Kenya’s oldest hospital to raise $181m for construction of country’s first paediatric clinic

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’s oldest hospital, the Kenyatta National Hospital (KNH), is hoping to raise Sh17 billion ($181 million) from the private sector to fund the construction the country’s first paediatric hospital. “We have a growing number of patients seeking specialised care at our facility, so we need to expand and our infrastructure to serve them well,” said KNH chief executive officer Lily Tare.

KNH said the 600-bed children hospital will be built at a cost of Sh5 billion. KNH has a 200-bed capacity children ward at the moment which admits about 300 patients. The hospital has for years struggle to finance developmental initiatives as the government allocates just about Sh150 million for such purpose annually.

As it seeks to raise funds for the children’s hospital, it is also targeting the private sector to raise the Sh4 billion needed for its ICT master plan. This will enable the hospital to automate its operations to improve efficiency.[pro_ad_display_adzone id=”10″]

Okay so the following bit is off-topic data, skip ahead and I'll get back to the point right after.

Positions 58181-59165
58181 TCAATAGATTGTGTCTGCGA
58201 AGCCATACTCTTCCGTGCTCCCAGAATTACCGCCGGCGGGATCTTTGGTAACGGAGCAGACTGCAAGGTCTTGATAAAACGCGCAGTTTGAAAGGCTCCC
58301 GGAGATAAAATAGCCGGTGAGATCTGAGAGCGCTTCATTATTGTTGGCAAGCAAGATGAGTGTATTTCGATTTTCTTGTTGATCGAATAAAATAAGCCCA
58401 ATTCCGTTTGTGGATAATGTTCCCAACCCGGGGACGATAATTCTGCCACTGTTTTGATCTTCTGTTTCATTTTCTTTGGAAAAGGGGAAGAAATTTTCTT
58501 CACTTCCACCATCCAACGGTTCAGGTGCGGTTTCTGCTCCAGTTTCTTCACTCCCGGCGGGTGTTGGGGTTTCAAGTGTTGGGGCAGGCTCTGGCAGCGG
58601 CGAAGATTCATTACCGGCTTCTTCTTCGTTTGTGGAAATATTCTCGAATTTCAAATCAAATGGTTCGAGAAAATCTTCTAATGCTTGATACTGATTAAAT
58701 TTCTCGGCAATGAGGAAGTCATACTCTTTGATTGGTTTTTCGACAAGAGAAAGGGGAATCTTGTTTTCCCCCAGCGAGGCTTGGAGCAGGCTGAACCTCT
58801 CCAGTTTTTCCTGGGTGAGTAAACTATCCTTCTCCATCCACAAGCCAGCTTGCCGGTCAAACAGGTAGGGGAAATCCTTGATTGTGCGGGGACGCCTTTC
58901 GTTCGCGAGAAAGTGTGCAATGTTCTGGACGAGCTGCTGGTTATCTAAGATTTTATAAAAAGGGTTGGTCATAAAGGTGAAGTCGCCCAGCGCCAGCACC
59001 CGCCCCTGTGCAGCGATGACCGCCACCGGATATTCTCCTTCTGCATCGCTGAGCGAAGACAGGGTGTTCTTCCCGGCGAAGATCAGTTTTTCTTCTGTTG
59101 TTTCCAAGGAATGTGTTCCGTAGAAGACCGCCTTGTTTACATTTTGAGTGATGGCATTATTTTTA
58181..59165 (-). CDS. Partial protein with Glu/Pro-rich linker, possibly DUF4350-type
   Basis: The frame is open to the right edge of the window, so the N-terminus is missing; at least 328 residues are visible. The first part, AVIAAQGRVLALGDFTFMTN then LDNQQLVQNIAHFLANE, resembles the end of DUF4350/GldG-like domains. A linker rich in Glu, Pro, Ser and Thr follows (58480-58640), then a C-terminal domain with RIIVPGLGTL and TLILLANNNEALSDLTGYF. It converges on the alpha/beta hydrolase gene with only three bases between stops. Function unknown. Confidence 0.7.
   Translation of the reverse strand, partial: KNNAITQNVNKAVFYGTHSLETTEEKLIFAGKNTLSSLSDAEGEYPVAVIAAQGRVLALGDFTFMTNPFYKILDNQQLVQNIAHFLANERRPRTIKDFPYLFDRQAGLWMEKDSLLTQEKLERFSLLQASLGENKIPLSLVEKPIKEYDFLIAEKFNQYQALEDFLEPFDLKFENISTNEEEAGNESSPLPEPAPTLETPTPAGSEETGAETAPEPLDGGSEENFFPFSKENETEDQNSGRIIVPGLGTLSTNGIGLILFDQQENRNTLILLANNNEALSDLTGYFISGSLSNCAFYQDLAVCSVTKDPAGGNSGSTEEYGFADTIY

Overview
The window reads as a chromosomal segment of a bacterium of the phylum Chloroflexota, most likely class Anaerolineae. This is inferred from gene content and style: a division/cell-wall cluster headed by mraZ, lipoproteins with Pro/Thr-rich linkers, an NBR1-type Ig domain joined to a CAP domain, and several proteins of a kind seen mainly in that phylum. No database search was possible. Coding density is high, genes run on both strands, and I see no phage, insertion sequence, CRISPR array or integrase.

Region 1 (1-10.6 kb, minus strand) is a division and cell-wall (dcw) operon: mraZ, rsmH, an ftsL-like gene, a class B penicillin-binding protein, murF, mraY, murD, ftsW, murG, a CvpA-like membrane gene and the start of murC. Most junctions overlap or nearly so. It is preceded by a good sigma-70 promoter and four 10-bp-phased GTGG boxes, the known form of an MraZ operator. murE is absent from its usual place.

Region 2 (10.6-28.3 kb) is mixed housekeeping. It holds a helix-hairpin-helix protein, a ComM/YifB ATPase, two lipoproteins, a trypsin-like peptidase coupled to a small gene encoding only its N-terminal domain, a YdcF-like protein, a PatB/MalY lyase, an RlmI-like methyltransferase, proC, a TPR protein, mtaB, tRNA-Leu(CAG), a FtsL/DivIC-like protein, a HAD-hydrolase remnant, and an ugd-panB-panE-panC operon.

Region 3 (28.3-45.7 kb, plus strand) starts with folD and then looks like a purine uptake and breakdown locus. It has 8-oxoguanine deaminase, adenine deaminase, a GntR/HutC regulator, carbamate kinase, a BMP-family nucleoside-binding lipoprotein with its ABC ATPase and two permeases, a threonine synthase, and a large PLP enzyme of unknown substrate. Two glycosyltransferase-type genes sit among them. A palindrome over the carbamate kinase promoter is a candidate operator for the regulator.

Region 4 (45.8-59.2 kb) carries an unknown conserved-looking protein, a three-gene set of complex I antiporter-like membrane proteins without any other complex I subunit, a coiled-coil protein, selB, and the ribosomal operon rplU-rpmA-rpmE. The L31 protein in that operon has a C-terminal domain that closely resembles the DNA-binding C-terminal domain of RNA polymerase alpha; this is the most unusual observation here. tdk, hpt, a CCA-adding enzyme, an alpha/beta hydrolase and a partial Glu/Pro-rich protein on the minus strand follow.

Kenya’s private healthcare sector has been booming in recent times, driven by a growing middle class. Hence, private equity funds have been ramping up investment in the health sector. Swedfund, Sweden’s risk capital company, and The Africa Health Fund (through The Abraaj Group) had  in 2013 announced their investment of $6.5 million in The Nairobi Women’s Hospital, a leading private healthcare provider for women and their families (men and children) in East Africa. Several other investment vehicles have keyed into the impressive growth of the Kenyan healthcare system. But investments have been focused on private organisations.

However, the new public-private partnership conceived by KNH will ensure improvement in the of the old hospital. After a shortlist of private sector in healthcare chosen to finance the project is released, they will operate them for a specific period of time before transferring them back to the hospital. While they operate the facility, they will be allowed to keep 60 percent of profits made while 40 percent will be given to KNH.(VENTURES AFRICA)